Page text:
THE summit between the presidents of China and Taiwan (台灣) promised warmer ties and was loaded with
historic symbolism as both men sought to secure their legacy – but there were few concrete results in their bid to mend decades of estrangement.
China’s Xi Jinping (習近平) and Taiwan’s Ma Ying-jeou (馬英九) shook hands for more than a minute in
Singapore last Saturday to herald the start of a meeting once unthinkable due to the enmity between the two sides.
Xi’s rhetoric likened China and Taiwan to part of the same family, while Ma urged cooperation and harmony in a surprisingly cordial exchange.
It was the first time top leaders from both sides had met since the split at the end of a civil war on the mainland in 1949, with Taiwan now a democracy with a fierce sense of its own identity.
But while the language and gestures sought to reflect a message of burgeoning friendship, there were no agreements announced.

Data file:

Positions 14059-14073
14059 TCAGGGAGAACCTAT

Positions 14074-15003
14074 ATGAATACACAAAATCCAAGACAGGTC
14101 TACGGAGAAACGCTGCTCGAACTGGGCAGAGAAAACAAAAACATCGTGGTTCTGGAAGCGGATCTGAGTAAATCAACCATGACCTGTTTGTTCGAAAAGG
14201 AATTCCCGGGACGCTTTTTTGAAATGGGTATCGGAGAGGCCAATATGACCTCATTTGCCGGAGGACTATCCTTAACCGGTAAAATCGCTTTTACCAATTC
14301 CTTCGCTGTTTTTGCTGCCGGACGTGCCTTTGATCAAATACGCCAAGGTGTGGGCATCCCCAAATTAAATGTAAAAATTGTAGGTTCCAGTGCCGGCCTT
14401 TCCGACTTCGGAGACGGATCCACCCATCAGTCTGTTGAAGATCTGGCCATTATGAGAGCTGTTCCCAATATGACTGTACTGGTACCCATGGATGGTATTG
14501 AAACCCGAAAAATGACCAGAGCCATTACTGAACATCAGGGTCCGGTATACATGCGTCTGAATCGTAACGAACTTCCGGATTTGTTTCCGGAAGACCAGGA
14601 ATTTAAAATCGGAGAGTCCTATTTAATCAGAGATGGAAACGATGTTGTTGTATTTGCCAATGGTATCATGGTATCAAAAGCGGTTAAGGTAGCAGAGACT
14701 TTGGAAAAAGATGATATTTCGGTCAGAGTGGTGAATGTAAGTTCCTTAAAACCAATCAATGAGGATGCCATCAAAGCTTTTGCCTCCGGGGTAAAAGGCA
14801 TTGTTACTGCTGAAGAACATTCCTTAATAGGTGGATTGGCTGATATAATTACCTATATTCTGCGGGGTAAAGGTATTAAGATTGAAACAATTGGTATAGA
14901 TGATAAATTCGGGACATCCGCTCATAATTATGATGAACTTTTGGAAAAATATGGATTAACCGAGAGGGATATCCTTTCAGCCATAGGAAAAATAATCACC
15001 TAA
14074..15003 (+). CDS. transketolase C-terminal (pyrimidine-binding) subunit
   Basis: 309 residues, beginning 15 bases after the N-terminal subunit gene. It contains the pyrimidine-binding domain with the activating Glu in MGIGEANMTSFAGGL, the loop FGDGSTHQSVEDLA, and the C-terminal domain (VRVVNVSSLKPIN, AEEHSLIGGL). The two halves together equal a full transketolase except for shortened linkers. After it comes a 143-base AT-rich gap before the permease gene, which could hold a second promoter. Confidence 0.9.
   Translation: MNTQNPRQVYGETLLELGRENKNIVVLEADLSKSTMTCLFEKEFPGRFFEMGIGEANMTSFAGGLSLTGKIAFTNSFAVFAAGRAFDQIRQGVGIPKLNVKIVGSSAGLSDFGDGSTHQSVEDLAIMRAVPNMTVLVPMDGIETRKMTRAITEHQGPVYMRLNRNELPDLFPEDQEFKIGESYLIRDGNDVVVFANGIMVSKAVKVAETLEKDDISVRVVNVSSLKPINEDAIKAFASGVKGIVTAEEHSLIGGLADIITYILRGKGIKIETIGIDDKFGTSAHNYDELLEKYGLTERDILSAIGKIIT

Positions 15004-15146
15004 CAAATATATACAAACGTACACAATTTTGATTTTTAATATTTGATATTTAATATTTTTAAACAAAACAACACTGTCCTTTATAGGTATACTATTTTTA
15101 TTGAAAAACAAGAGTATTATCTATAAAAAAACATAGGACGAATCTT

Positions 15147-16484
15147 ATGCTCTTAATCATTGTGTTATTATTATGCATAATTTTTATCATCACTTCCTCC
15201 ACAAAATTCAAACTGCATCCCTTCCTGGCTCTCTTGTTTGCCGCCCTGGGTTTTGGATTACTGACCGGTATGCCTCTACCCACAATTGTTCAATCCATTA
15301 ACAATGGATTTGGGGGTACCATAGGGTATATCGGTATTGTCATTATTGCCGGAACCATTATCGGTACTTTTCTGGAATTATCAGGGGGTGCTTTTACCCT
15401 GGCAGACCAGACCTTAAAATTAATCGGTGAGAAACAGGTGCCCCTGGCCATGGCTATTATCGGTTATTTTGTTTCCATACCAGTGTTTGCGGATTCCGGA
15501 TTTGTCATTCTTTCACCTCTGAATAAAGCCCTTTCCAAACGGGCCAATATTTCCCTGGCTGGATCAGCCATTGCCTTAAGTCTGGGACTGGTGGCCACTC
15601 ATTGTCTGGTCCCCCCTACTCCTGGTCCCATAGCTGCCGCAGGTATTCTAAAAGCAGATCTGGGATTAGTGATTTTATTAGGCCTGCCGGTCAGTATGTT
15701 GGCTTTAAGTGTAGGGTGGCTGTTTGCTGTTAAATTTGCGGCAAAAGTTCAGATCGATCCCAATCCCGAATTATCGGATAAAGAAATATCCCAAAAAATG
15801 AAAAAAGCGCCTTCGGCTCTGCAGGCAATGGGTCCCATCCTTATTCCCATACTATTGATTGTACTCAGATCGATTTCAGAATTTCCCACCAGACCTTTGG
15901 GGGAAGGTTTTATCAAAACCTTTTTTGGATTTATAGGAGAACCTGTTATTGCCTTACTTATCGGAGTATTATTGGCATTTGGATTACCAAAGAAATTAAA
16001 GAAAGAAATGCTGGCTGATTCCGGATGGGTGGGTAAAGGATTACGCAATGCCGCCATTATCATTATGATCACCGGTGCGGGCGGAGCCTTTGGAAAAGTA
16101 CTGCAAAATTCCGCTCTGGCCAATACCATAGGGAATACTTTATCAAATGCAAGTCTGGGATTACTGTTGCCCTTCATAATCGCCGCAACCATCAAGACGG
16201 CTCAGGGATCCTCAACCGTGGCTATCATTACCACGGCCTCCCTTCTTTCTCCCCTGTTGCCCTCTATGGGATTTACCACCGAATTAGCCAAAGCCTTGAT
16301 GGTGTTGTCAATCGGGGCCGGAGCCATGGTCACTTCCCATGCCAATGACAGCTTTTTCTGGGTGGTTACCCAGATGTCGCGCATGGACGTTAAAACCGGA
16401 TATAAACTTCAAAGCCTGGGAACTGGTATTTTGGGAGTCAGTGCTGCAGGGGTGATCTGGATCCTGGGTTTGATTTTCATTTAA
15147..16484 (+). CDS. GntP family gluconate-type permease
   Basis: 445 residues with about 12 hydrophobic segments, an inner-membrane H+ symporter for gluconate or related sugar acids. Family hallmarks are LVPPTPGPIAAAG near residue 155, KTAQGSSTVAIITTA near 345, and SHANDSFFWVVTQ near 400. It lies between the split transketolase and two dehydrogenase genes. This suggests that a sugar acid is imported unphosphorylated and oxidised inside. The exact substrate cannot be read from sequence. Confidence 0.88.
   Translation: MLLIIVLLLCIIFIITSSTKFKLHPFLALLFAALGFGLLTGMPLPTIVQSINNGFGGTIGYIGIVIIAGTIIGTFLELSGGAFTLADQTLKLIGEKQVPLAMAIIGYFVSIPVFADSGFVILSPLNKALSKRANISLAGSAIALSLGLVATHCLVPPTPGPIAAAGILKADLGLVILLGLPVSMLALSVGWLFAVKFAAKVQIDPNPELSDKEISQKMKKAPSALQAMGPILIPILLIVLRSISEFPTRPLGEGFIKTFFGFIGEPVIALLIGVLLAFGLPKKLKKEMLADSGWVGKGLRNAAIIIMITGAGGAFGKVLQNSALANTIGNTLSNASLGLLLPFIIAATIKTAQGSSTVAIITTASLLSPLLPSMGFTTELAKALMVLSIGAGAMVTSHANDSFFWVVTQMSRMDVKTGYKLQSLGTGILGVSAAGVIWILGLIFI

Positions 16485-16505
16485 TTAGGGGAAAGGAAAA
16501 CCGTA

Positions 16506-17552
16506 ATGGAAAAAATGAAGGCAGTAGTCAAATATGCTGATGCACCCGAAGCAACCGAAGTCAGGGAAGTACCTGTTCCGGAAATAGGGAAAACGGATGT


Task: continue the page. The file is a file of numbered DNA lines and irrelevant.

“It’s historic, because it’s the first [meeting], but I would not go as far as to say that it’s very important because it was engaged in generalities – no specific issues were addressed, no promises were made that we know of, and Ma Ying-jeou, six months from now, will no longer be president of Taiwan,” said J Michael Cole, a fellow of the
University of Nottingham’s (英國諾丁漢大學) China Policy Institute (中國政策研究所).
The summit was a chance for Ma to publicly seal the dramatic seven-year rapprochement since he came to power and to underline what he says is a legacy of stability and peace for the region.
For Xi, it was an opportunity to reiterate his ultimate ambition of reunification.
(This article is published on The Student Standard on 12 November 2015)
China’s Xi Jinping and Taiwan’s Ma Ying-jeou meet in Singapore
Xi Jinping, Ma Ying-jeou speak at historical meeting